Monday, May 25, 2009

Why I Loved My Trip To France So Much - Part Two (The Last)

I got to tell you, I'm still floating around with French music in my head. I think Gudrun's getting tired of hearing me talk about it. I really should move on. And I will. It's just that I had such a good time over there. (Not TOO GOOD a time, if you're worried about it. Just the perfect amount of good.)

Anyway, in an effort to move on, this will have to suffice as my concluding Imaginales/Paris post. (Until next year, hopefully.) I'll just give you a collage of high points, interspersed with photos of some of the people I spent time with. I'm not even going to try to mention everybody, cause I did meet a lot of people. But here's a few of them...

Other authors! Some of the foreign guests included Patricia Briggs (see photo), Bruce Holland Rogers and Hal Duncan. I had great fun meeting all of them. Patricia and her husband, Mike, made for great company. I think Patty is probably the nicest New York Times Bestselling author that I know. (And I do know a few.) Bruce impressed me with his European ways. Dude read a story of his... in French! (He's from Eugene, OR.) Hal is... always great fun. He may be embarrassed by my mentioning that he and I couldn't hang with the French contingent of revelers one evening. We got as far as 2am. Our hosts apparently kept it going until 8am. Slept for an hour, and then all of them were up about for another day by 10am. I was impressed. And if you happened to have read Vellum and were a bit confused, you may be comforted to hear that Hal doesn't have any idea what it's about either. Oh, and I briefly met Roderick Gordon & Brian Williams, the Tunnels authors.

Some of the many French authors I met included Pierre Bordage, Sire Cedric (That's the guy pictured to the right here. He wears only black and lives a life much like David Dochovny in Californication. He's terribly cool, in a band, and darn near perfect, in a goth way. About all I can say against him is that he's from Toulouse and has the region's accent. For some reason the Parisians found this very amusing. Here's a video of him fondling a stuffed sheep.), Johan Heliot, Jean-Philippe Jaworski (His debut novel, Gagner la guerre - To Win the War - sounds incredible. It won the main Prix Imaginales this year. I'd love to read it, but it's not translated into English and it might be awhile before my French is up to the task. Alas, such in the case with most French authors. So few of them get translated, and almost none have been able to move on the English), Carina Rozenfield, Meneas Marphil, Edouard Brasey (Wonderful guy that knows an awful lot about an awful lot), Sophie Audouin-Mamikonian, Bernhard Hennen (Actually a German writer that's sold tons of books about elves), Jean-Louis Trudel, Pierre Bottero, Thomas Day (Whose name is not really Thomas Day. Mysterious.)...

So that's the authors done. They were fun and all, but the trip wouldn't have been the trip without all that spectacular people that made it happen. Surely this starts with everyone at Le Pre aux clercs. My editor, Carola Strang, fed me snails. Aurelie Streiff dragged me around Paris at Jungle Speed, yelling "Bon!" often. Isabelle Lerein got me to rethink a major plot feature of the third book (!). Benedicte Lombardo... well, she's the one that first read Acacia and proposed Le Pre aux clercs publish it. Lots of great people there, and, honestly, it's quite humbling to see the work they do getting my work to readers. Thank you all.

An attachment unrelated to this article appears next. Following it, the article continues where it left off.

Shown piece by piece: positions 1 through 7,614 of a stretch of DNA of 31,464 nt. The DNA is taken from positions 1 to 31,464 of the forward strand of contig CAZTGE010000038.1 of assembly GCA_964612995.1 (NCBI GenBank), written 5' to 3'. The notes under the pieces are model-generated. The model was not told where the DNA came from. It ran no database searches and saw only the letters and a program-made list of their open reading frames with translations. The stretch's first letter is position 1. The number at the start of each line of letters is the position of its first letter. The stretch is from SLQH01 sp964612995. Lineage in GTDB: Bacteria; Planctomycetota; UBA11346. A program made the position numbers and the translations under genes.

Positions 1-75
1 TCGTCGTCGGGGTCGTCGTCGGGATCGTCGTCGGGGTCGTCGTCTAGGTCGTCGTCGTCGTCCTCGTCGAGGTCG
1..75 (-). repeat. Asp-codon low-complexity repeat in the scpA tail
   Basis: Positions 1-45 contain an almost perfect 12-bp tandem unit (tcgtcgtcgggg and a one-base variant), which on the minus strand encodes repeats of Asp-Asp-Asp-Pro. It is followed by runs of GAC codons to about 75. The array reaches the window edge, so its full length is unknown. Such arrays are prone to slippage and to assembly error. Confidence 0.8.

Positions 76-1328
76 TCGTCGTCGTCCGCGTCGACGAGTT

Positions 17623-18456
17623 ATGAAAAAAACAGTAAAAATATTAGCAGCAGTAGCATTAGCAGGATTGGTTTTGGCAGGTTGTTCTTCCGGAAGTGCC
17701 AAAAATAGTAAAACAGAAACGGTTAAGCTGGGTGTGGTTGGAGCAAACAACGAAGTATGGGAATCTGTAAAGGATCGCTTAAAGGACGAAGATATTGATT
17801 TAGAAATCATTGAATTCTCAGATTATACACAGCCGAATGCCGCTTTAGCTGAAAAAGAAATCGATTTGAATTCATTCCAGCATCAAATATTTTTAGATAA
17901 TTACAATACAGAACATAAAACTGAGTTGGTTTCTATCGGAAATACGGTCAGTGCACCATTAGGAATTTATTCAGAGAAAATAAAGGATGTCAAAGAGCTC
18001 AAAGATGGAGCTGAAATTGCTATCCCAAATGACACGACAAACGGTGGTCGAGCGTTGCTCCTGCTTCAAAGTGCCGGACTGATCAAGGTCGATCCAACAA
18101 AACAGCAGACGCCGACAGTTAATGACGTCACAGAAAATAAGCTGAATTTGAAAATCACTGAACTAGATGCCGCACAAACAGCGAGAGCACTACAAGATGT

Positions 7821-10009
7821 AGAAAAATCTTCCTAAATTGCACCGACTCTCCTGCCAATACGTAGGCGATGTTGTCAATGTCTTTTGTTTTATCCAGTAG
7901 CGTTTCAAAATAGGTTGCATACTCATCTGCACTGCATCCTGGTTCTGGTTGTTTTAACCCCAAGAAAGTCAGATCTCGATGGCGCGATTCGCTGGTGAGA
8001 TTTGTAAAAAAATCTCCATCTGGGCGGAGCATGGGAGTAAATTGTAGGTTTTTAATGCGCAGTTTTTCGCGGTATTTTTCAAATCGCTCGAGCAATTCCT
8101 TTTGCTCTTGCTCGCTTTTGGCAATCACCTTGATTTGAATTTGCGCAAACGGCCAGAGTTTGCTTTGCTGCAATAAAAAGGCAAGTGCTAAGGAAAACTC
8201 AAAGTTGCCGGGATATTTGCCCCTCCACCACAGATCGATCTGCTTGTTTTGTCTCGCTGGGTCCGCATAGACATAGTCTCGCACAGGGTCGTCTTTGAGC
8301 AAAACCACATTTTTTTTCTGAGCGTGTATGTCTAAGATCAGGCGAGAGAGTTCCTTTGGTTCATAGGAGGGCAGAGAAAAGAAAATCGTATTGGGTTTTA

Oh, time for a photo. Here's Aurelie to the left...

...and to the right is Annaig Houesnard. She's also in this image. (Might as well get them from both angles.)

Annaig was one of the translators (along with Sylvie Miller, Lionel Davoust... oh, and Heloise and Katrina... and most everyone else at some point) that allowed me to communicate. Kinda cool. Imagine... I'm in a panel with several distinguished French authors. I get asked a question in French, and one of these lovely people (Lionel included) leans in and whispers the translation in my ear in accented English. I respond, and then they instantly make me sound more sophisticated by transforming my thoughts to French. I could get used to that. For that matter, I should have a translator for speaking in English, somebody that can both make sense of what the moderator asked and then make sense of what I said in answer. I should look into this...

It was also nice meeting Thierry Arson, the book translator who is working on The Other Lands right now. I got to meet Didier Graffet, the artist that did the French Acacia cover, and got an early sketch of the next one. Very nice. Go check his site out. He does good work.

I also did a couple of book store visits and met a couple of Xavier's - Dollo and Vernet. Thanks for having me out. And thanks also to Christine and Damien for being good company in Rennes as we did an interview for I'll let you know when that's up.

And, of course, Stephanie Nicot gets a big mention for coordinating so much of the Conference - and for reading and like Acacia so much! Thank you.

Okay, so at this point you may be wondering a couple things. Like what's up with that yellow cat? And, hey, David, did you win that award? These are linked questions. The yellow cat is the award. That's right, no fancy gold plaques or shiny towers for the folks in Epinal. They opted for a colorful collection of plastic cats as the award. Frankly, that's cool by me. I rather wanted one of those cats.

Alas, it was not to be. Ian McDonald won. Congrats to him. He wasn't at the conference, and this lead to considerable temptation as I schemed up ways to make away with the trophy. But I play fair. I'll just have to write more books! Good things come from writing books, as I'm sure is obvious by now. And, yes, this is what it looks like. I've been caught on film publicly caressing the plastic cat. It just felt right at the time...

There were other highlights as well. I had dinner one night in Paris in this private club that you had to whisper the password to get into. Nice. Plush inside. All old books and rich crimson colors. I half-expected to find a coven of vampires ran the place, but nobody bit.

I rode a high speed train.

I drank all sorts of things and ate such good food! I had these mouth watering scallops for lunch one day, and then about an hour later the chef showed up at the convention, sporting his Harley Davidson gear. He actually bought a book for his daughter. She is like eight years old. When I pointed out that it might not be ideal for younger readers, he said she'd grow into it. Which I'm sure she will.